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2011
Aquatic therapy buoys recovering patients (January 13, 2011)

“The aquatic therapy really works,” said Gerald Harris who is recovering from a stroke. “When I’m out of the water, it’s hard to move my left arm and leg but when I’m in the water it feels good … just like there’s nothing wrong with it.”

“I’ve seen a lot of improvement,” said the Prince Frederick resident. “I use my leg more now and am able to stand up longer … and I’m able to raise my arm up a lot easier.”

The 50-year-old tile worker suffered a stroke in October 2009 and took aquatic therapy three times a week for three months.

“It’s a real workout,” said Harris, “but they work right with you. I feel like I’m getting the care I need. I would recommend it to anybody.”

Specially trained staff from Calvert Physical Therapy and Sports Fitness Center, an affiliate of Calvert Memorial Hospital, provides the aquatic therapy program at the Edward T. Hall Aquatic Center in Prince Frederick. The Calvert County Division of Parks and Recreation operates the aquatic center.

Innovative collaboration
“We’re very pleased about the relationship with the county pool,” said CMH President and CEO Jim Xinis. “This innovative collaboration allows us to provide local residents with convenient access to this service.”

“The aquatic center is a high-quality facility,” said Xinis, “and so many types of patients experience significant benefits from the aquatic therapy provided there.”

The aquatic therapy program is offered in a separate 28x52-foot heated therapy pool that is equipped with a chair lift, adjustable walking rails and an underwater bench around the perimeter. Additionally, there are locker rooms with changing stalls and handicapped accessible showers.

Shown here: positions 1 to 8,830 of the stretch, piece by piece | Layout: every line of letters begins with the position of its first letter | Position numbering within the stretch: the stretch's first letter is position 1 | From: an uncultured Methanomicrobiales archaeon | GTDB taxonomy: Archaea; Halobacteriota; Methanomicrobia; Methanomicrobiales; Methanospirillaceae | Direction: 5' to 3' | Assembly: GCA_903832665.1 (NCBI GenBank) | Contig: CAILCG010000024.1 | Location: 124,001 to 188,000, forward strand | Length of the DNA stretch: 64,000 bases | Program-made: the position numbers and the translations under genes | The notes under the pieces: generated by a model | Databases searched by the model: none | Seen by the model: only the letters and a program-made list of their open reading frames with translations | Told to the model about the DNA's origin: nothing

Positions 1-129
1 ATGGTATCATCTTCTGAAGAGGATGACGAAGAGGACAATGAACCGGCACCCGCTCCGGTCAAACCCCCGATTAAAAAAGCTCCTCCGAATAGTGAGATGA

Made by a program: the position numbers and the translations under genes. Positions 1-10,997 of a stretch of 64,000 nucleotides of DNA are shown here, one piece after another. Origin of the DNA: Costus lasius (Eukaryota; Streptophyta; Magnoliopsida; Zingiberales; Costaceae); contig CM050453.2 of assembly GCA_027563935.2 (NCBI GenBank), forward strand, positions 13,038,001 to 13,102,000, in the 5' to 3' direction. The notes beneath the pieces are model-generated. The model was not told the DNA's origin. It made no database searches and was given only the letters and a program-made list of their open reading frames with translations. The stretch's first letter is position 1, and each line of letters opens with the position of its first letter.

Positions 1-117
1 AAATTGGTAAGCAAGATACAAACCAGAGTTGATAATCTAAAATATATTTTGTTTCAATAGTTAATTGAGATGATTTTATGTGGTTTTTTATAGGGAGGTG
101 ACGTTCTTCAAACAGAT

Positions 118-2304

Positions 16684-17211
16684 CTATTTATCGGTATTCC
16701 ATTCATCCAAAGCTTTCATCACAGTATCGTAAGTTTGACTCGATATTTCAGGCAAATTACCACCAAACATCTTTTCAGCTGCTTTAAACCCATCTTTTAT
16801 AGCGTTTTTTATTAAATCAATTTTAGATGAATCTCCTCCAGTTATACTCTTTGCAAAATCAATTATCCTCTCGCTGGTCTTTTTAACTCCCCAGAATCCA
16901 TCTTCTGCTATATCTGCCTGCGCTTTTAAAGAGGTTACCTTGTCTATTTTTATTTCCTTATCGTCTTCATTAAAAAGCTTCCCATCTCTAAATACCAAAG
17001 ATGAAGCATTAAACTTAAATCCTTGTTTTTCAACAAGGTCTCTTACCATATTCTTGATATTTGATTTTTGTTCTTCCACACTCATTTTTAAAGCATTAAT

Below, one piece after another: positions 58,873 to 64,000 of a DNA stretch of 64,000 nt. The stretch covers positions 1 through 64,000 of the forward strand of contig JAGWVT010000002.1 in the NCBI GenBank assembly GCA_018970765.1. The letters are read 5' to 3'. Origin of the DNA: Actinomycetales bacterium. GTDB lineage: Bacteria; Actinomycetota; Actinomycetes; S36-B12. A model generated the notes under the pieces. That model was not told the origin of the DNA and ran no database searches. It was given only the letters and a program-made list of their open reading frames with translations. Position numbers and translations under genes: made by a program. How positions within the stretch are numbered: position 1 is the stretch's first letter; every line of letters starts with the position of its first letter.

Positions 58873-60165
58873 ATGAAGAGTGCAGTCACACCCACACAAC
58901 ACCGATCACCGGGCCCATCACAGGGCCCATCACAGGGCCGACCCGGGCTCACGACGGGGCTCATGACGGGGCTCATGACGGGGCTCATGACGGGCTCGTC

Low-impact alternative
"Aquatic therapy is a low-impact alternative to rehabilitation done on land,” said Michael Kuegler, director of Calvert Physical Therapy and Sports Fitness Center. "It’s great for people still with pain, spinal cord injuries, strokes, balance issues and other physical limitations."

“By exercising in the heated therapy pool,” said Kuegler, “the natural buoyancy of the water takes the pressure off the joints while strengthening the muscles.”

According to physical therapist Carrie Caronello, the heat of the pool water and the buoyancy allows patients to achieve joint range of motion with decreased pain. “In the clinic, we’re limited to what we can do with certain patients,” she said, “but working in the water can be helpful with someone is weak or who is recovering from surgery like a joint replacement.”

“I had a stroke patient who could walk a whole hour in the water,” said Caronello, “but couldn’t walk 100 feet on land.”

“We’re finding that people in the water really embrace the program,” she added. “Most like that it makes them feel better and it doesn’t hurt.”

She cautions that aquatic therapy is not suitable for everyone. People with cardiac disease should not participate. Those who have fevers, infections or incontinence are also not candidates. Always discuss with your personal physician before beginning an aquatic therapy program.

“Most people tell me they can’t believe they worked as hard as they did,” said Caronello. “The water creates resistance to movement that is 12 to 15 times greater than when the same movement is done on land.”

According to Caronello, each person’s aquatic therapy program will vary depending on his or her condition. Typically, most patients will go one to three times a week for an hour-long session for two to four weeks but stroke and orthopedic patients may go for an extended period of time based on their individual needs.

Many patients begin physical therapy with dry land training and transfer to aquatic therapy once they have reached their maximum benefit on land. Such was the case with breast cancer survivor Robin Henshaw, who had a mastectomy on the left side and all her lymph nodes removed.

“I’ve gone back to work now,” said the Sunderland resident, “but I still go to the county pool on the weekend and practice on my own.”

“After breast cancer surgery,” said Henshaw, “just the idea of moving your arm is painful but it was so nice to work out in the warm water and I was able to build up my strength.“

For more information about the aquatic therapy program, call 410-535-8180.

Cassie Williamson, PT Tech (at left) and Carrie Caronello, PT assist stroke patient Gerald Harris with his aquatic therapy in the therapy pool at the Edward T. Hall Aquatic Center.

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